Darksiders II: Deathinitive Edition is certainly ambitious; it tries to achieve a synergy of the Action-Adventure, Hack ‘n Slash, and RPG genres, while incorporating foreign elements like a loot system. However,this ambition to incorporate so many elements into one game and create such an epic causes the game to falter. Throughout my relatively short 20-hour playthrough, I couldn’t stop thinking about playing other games that have refined what Darksiders II is trying to imitate. It’s still an enjoyable game, but you, the player, can do much better.
Prior to the events of the first game, Earth is desolate. One of the four horsemen, War, has been condemned by the council – his judgement soon to be passed. He was beckoned to the human realm, but there was no call; leading to the extinction of the human race, and destruction and demonic renovation of the realm. Death, War’s brother, believes him to be innocent, and willing to do anything to prove him as such, he seeks the Crowfather, keeper of many secrets, so he may find his brother’s redemption.
Things go awry and Death is defeated; his former trinket bearing unreaped souls broken, embedded into his chest, and sent away to the realm of the Makers. He seeks the Tree of Life for answers, but the land is plagued by Corruption.
Darksiders II may have a greater focus on story than the first, and its dialogue and writing are superb, but it’s practically nonexistent. The story lacks any sense of urgency, making it stale and unexciting. There’s not much to look forward to when progressing the story except visiting new locales and new dungeons. Even when the story picks up and begins to catch your interest, it’s predictable and you might be caught up in the numerous side quests. It’s too simplistic and follows the paradigms of Action-Adventure games a la Legend of Zelda (go from point A to point B to acquire item A to open door Z).
What Darksiders II does accomplish is having a likeable protagonist with exceptional delivery. Voiced by Michael Wincott, Death is a cynical, witty, and overall charming character. He constantly engages in banter with the other characters, eliciting a few chuckles here and there and shining some light on an otherwise boring and dreary story. His motivations are unclear, however. While he does have a rationale for why he must put a stop to the big bad, it’s never stated why he fights for his brother’s innocence. Whether it’s for brotherly love or for his sense of justice (whatever there may be), it’s left up to the interpretation of the player, harming the integrity of the story and its writers.
It’s also worth mentioning the change in scenery is quite vast in Darksiders II as compared to the first. While the first game took place in a post-apocalyptic city, the Makers’ realm explored in this entry is much more fantasy. It feels odd transitioning between two radically different settings, and while there may be some answers as to who’s who and what’s what from the first game, it would be better if it were left ambiguous and saved for a later entry. It changes up much of what the first Darksiders established and creates even more questions, such as why some characters are where they are now. Much of the world of Darksiders has yet to be explored and it feels as if one needs to have read the comics to fully understand what’s going on around our protagonists.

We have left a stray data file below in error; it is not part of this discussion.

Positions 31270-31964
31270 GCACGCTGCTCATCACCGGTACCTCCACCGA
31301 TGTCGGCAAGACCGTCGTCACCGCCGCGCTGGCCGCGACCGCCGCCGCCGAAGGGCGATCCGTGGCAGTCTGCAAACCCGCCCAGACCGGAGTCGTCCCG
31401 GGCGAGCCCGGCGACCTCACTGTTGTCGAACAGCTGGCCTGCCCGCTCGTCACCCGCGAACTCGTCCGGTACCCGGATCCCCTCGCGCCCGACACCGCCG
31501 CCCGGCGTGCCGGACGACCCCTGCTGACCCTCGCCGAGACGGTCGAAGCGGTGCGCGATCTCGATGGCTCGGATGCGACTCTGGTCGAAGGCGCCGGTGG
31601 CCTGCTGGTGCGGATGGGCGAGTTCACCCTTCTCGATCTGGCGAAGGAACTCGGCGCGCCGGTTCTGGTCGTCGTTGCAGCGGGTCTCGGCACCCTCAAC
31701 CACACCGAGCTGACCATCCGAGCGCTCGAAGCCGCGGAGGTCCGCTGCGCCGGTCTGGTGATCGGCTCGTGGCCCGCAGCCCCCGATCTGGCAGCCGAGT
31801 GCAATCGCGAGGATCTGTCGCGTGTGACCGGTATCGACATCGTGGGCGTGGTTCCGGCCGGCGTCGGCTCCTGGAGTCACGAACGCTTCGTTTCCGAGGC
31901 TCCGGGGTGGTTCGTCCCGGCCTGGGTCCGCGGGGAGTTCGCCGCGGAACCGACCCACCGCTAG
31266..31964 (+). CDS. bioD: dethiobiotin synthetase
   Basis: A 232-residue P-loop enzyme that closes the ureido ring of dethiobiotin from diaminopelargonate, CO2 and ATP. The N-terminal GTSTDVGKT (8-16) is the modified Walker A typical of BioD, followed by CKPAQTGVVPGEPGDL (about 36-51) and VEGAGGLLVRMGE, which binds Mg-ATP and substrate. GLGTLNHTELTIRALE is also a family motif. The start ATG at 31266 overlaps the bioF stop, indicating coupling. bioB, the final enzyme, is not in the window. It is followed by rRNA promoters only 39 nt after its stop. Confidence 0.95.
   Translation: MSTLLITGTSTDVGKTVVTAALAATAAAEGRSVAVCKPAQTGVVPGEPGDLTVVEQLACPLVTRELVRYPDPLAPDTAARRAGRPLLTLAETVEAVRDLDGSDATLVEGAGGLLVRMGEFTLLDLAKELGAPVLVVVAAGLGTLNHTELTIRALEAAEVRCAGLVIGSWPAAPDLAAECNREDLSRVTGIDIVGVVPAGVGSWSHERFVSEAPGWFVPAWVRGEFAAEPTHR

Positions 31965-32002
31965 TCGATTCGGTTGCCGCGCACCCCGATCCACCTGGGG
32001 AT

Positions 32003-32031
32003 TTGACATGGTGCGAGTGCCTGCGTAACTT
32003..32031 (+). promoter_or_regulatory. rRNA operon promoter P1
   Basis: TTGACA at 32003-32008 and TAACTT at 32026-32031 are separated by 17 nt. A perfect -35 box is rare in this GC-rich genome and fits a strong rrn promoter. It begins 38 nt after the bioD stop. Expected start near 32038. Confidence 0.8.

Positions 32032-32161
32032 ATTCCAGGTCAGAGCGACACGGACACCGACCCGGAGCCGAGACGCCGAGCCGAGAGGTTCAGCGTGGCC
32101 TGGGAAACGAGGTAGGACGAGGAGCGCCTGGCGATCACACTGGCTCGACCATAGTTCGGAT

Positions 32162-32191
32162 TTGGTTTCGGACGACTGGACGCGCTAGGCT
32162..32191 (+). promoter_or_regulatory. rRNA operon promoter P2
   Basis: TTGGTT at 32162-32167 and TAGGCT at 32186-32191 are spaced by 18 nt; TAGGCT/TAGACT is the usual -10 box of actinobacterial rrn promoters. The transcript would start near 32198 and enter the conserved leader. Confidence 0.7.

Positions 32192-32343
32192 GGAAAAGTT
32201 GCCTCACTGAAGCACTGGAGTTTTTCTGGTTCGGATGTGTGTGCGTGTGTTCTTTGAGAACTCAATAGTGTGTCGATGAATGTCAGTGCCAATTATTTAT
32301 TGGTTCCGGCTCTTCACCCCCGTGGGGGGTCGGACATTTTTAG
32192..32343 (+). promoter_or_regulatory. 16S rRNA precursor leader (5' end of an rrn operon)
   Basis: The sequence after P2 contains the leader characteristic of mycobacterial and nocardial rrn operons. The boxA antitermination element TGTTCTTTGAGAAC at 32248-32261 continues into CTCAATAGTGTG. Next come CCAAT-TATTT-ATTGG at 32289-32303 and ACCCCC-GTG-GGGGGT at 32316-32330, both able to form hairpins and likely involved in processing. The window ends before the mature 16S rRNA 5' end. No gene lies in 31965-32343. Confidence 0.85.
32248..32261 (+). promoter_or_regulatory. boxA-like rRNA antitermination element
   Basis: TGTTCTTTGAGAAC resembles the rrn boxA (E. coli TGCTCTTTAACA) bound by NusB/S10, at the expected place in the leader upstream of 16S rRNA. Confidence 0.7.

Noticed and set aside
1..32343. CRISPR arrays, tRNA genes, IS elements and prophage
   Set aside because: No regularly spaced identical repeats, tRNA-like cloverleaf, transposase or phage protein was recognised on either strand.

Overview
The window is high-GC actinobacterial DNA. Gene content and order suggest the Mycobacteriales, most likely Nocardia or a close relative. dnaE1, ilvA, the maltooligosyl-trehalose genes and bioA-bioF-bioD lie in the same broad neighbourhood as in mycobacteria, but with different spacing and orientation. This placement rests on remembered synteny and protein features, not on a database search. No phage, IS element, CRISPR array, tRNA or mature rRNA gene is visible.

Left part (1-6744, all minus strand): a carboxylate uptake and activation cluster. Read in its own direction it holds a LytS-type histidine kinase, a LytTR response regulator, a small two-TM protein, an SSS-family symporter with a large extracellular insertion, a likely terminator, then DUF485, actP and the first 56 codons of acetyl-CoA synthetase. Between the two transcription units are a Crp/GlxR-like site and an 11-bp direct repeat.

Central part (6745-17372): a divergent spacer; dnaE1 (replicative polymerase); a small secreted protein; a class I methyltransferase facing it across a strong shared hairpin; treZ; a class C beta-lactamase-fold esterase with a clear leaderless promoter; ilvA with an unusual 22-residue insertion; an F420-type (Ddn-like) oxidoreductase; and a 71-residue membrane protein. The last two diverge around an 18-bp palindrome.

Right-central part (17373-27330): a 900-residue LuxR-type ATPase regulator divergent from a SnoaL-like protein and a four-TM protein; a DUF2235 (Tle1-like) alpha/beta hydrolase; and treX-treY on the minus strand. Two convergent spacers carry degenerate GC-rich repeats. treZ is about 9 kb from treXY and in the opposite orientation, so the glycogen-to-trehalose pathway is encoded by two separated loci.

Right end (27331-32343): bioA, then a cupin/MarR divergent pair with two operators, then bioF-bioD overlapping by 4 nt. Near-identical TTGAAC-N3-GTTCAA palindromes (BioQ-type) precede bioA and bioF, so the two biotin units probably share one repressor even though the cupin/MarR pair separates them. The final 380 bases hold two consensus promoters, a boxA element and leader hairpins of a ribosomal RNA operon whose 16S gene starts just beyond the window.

Darksiders as a series has always attempted to mimic other franchises. From gameplay reminiscent of God of War, dungeon exploring akin to the Legend of Zelda, climbing and wall running similar to Prince of Persia, and a loot system nearly ripped from Diablo, DSII does much to accentuate itself from the imitated franchises. New to Darksiders II are its RPG mechanics. While the first game played like a normal Hack ‘n Slash where you merely traversed lands and were only rewarded with currency upon defeating enemies, the world has been opened up for greater exploration and you now gain EXP in order to level up.
While the map in Darksiders II: Deathinitive Edition was very limited, with a few secrets thrown about, the Makers’ realm is much more open. You can explore the map and find optional dungeons, fight secret bosses, and even a few characters who will offer side quests and rewards for finding collectibles (and there are quite a lot). This is a refreshing change on the usual exploration formula seen in Action-Adventure games, but the world isn’t all that lively. There are a few things to explore, yes, but outside of these dungeons, there isn’t much going on. You’ll find a few enemies roaming the plains and some treasure chests about, but that’s the extent. There are no events or special encounters to be had, and that’s almost essential with games that offer such liberties.